P!Nevents: Protecting Storm Safety Zones

P!Nevents: Storm-safety Zones

New Zealand’s Dr. Bruce Glavovic comes stateside to share research about prepping entire communities for natural hazards.

Dr. Bruce Glavovic, Associate
Director of Massey University’s Joint Centre for Disaster Research in Palmerston North, New Zealand, will visit the Center for the Study of Natural Hazards and Disasters at UNC Chapel Hill (Hazards Center) this month. Dr. Glavovic has diverse research experience that complements Hazard Center work. His current work focuses on building sustainable communities able to weather severe storms and other hazards.

In specific, Dr. Glavovic specializes in:

  • Hazards, sustainability and community resilience
  • Coastal hazards
  • Collaborative planning and hazards
  • Hazards and poverty-environment linkages
  • Adapting to climate change

“My interest in natural hazard mitigation stems from my experience working in coastal communities in South Africa, the USA and New Zealand,” says Dr. Glavovic. “I have found that, despite the differences in culture, lifestyle, politics, etc., the imperative to build sustainable communities is widely recognized. But translating rhetoric into reality remains elusive. In this age of global change – including future climate change impacts – coastal communities are on the frontline of what I call ‘a battle for sustainability'”.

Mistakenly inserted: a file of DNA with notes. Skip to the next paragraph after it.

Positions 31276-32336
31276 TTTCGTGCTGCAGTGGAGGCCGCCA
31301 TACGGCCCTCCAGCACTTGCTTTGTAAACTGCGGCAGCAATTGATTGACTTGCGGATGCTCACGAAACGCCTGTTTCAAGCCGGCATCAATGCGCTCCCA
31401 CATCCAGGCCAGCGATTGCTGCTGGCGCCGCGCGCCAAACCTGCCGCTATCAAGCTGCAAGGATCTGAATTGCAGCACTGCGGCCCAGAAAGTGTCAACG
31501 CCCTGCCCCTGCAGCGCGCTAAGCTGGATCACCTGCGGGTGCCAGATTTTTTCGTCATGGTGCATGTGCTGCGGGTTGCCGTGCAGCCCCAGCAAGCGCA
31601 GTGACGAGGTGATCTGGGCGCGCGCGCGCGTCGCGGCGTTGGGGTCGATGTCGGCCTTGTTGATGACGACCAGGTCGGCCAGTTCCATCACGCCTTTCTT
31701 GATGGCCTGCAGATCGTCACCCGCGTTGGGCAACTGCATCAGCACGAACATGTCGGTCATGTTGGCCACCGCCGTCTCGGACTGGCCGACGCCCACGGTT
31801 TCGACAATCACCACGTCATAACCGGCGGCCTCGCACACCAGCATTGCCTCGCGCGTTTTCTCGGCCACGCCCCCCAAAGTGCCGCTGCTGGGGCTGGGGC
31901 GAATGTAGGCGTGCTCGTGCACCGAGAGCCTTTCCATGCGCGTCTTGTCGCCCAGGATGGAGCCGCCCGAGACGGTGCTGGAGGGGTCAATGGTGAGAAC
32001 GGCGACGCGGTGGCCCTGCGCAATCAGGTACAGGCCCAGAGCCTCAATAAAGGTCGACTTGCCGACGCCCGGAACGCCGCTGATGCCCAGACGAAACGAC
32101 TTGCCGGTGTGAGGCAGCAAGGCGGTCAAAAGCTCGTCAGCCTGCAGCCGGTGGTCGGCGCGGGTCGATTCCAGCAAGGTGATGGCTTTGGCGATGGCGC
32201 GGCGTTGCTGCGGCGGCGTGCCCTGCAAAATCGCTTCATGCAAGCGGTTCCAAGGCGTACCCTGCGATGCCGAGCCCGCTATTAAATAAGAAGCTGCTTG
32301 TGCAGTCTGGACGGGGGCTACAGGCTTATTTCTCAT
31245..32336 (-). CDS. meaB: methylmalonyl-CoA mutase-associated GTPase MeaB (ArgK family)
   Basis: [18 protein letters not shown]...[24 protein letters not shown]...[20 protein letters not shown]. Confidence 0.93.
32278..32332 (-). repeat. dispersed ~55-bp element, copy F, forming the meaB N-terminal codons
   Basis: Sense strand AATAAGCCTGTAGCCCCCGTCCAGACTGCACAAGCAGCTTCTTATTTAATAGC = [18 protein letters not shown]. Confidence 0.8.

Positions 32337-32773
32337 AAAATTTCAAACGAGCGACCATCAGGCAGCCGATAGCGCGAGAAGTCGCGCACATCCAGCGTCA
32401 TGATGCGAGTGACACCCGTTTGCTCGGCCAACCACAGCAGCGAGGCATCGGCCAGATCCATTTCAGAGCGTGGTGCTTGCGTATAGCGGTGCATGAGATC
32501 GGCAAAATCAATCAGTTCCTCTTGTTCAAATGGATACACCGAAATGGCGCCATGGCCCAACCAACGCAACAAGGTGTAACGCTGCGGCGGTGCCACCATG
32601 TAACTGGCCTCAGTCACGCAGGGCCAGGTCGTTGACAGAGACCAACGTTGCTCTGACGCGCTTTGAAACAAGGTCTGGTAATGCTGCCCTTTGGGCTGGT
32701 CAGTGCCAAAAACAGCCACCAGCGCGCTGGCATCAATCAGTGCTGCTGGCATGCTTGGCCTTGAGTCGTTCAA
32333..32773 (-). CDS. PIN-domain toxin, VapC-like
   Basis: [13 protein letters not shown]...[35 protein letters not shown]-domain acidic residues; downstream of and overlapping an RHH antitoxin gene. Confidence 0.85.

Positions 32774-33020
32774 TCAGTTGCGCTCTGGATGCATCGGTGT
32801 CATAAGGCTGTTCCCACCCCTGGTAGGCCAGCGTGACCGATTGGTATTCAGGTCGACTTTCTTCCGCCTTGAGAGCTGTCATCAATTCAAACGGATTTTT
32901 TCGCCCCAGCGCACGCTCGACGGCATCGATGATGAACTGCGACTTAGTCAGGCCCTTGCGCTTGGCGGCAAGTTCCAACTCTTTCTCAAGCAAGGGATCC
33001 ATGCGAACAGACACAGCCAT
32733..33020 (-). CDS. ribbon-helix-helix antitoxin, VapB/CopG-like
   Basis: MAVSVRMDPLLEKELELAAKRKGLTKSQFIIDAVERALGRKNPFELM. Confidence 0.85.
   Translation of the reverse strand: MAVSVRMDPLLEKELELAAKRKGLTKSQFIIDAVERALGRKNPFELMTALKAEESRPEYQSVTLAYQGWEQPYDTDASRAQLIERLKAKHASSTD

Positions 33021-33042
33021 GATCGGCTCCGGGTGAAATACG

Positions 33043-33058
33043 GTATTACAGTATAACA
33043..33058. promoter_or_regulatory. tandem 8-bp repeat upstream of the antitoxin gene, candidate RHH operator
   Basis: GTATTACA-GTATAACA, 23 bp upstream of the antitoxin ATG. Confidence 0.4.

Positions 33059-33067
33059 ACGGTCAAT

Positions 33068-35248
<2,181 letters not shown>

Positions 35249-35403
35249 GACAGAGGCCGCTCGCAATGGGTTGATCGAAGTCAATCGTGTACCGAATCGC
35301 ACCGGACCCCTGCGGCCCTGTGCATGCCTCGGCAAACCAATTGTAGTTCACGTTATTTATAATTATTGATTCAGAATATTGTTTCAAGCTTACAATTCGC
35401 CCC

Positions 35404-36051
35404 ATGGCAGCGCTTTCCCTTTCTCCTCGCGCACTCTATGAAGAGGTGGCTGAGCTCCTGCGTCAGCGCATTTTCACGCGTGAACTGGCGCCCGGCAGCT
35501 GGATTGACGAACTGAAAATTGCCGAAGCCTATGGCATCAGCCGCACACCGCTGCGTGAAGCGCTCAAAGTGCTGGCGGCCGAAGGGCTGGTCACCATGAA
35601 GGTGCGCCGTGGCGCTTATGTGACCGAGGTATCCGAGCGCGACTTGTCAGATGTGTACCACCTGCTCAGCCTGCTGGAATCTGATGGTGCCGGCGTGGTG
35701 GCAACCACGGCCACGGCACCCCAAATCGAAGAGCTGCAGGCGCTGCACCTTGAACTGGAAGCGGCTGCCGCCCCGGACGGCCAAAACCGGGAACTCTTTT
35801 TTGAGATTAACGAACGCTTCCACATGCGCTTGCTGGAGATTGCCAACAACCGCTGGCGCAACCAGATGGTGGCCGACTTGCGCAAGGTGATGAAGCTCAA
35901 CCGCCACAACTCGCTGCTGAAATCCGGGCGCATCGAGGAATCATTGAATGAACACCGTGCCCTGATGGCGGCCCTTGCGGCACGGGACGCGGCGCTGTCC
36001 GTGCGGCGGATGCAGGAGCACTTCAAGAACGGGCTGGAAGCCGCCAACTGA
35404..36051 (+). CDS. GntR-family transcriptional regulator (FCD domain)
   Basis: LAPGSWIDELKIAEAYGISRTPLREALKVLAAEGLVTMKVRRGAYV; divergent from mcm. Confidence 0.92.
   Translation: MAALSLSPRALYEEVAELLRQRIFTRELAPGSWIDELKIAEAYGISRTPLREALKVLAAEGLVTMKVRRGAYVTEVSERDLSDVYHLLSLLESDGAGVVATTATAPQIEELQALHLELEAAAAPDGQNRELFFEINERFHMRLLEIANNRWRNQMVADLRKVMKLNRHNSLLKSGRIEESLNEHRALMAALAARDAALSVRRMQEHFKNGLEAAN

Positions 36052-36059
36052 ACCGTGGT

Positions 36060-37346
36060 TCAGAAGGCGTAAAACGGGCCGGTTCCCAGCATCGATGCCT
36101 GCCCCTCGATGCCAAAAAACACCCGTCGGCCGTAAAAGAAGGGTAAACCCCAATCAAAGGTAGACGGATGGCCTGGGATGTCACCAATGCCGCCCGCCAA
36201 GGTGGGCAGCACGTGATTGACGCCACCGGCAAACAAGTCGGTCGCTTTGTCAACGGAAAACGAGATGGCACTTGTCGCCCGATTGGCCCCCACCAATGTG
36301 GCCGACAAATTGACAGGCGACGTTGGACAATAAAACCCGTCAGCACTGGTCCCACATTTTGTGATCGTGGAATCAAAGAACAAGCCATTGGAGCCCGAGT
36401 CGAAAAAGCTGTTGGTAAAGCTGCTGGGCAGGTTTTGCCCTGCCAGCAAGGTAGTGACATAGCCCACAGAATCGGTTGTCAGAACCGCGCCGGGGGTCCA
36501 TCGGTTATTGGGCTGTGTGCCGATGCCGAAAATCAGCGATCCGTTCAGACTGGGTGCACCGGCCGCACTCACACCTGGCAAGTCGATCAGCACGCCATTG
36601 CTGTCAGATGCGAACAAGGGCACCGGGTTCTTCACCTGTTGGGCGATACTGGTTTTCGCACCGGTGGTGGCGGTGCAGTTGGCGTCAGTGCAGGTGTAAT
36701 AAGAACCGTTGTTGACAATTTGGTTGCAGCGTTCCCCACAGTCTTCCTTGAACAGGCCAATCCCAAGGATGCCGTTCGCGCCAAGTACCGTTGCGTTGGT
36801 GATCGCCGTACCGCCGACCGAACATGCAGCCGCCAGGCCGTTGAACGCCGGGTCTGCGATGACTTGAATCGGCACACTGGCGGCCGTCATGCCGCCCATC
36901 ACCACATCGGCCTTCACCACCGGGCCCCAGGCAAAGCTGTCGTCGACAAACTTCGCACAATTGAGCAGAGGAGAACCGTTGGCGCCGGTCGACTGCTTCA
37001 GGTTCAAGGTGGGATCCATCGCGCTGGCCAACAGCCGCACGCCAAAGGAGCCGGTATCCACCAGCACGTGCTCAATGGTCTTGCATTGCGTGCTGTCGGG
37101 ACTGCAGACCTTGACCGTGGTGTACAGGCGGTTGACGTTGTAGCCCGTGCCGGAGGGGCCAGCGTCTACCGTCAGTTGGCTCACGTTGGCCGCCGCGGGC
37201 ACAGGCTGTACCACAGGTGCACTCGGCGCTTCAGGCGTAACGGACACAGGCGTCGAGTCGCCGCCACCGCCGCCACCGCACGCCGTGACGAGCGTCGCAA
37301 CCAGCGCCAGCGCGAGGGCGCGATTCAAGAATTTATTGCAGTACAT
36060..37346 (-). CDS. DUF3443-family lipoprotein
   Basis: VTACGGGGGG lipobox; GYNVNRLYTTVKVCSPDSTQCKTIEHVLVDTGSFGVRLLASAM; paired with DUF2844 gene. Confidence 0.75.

Dr. Glavovic worked extensively in New Orleans and the Gulf Coast following Hurricane Katrina, researching long-term recovery and measures to prevent future disaster.

While in the states, Dr. Glavovic will develop a joint research agenda with Dr. Gavin Smith, Hazards Center Executive Director. The research concerns disaster recovery, and includes the study of public and private projects, as well as work of non-profit and emerging organizations.
Regarding the protection of coastal zones from natural hazards, Dr. Glavovic says,

“Coastal communities the world over will have to develop innovative ways to become more robust, resilient and sustainable. We must transform thinking and practice with respect to, firstly, our relationship with nature. We need to move beyond the prevailing exploitive and destructive patterns of natural resource use. This would expose fewer people to natural hazards and we could benefit from nature’s ability to mitigate hazard impacts. For example, intact coastal ecosystems such as mangroves or wetlands can attenuate the impacts of coastal storms. Secondly, we need to learn to make social choices that reconcile individual and community needs. The pursuit of short term profit through high risk coastal property development exposes people and property to hazard impacts. Planning and community decision-making processes that foster such outcomes…put people in harm’s way. We need to learn to empower communities to make choices that are more inclusive, safer and sustainable. In short, we need to reform our governance arrangements to ensure more sustainable and resilient outcomes. Otherwise, coastal communities are going to experience horrendous impacts in coming decades.”